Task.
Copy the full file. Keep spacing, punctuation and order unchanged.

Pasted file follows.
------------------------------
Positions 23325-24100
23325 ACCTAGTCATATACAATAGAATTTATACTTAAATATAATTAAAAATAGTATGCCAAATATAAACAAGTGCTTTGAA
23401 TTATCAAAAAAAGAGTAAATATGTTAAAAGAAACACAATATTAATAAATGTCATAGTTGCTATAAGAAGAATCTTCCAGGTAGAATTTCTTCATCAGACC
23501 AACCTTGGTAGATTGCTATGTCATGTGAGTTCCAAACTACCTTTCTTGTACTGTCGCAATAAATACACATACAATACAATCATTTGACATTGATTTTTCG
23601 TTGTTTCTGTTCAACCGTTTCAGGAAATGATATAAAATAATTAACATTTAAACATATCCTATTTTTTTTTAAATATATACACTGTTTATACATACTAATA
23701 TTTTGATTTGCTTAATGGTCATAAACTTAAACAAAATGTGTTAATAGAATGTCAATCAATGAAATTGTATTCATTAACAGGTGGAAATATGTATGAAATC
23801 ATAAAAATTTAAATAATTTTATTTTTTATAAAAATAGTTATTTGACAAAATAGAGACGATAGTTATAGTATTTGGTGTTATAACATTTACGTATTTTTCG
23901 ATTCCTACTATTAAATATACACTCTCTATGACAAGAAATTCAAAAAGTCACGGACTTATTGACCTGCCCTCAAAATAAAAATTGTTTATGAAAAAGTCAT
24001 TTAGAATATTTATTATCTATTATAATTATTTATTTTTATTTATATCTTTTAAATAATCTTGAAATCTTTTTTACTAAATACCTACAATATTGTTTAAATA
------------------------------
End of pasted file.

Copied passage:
Positions 23325-24100
23325 ACCTAGTCATATACAATAGAATTTATACTTAAATATAATTAAAAATAGTATGCCAAATATAAACAAGTGCTTTGAA
23401 TTATCAAAAAAAGAGTAAATATGTTAAAAGAAACACAATATTAATAAATGTCATAGTTGCTATAAGAAGAATCTTCCAGGTAGAATTTCTTCATCAGACC
23501 AACCTTGGTAGATTGCTATGTCATGTGAGTTCCAAACTACCTTTCTTGTACTGTCGCAATAAATACACATACAATACAATCATTTGACATTGATTTTTCG
23601 TTGTTTCTGTTCAACCGTTTCAGGAAATGATATAAAATAATTAACATTTAAACATATCCTATTTTTTTTTAAATATATACACTGTTTATACATACTAATA
23701 TTTTGATTTGCTTAATGGTCATAAACTTAAACAAAATGTGTTAATAGAATGTCAATCAATGAAATTGTATTCATTAACAGGTGGAAATATGTATGAAATC
23801 ATAAAAATTTAAATAATTTTATTTTTTATAAAAATAGTTATTTGACAAAATAGAGACGATAGTTATAGTATTTGGTGTTATAACATTTACGTATTTTTCG
23901 ATTCCTACTATTAAATATACACTCTCTATGACAAGAAATTCAAAAAGTCACGGACTTATTGACCTGCCCTCAAAATAAAAATTGTTTATGAAAAAGTCAT
24001 TTAGAATATTTATTATCTATTATAATTATTTATTTTTATTTATATCTTTTAAATAATCTTGAAATCTTTTTTACTAAATACCTACAATATTGTTTAAATA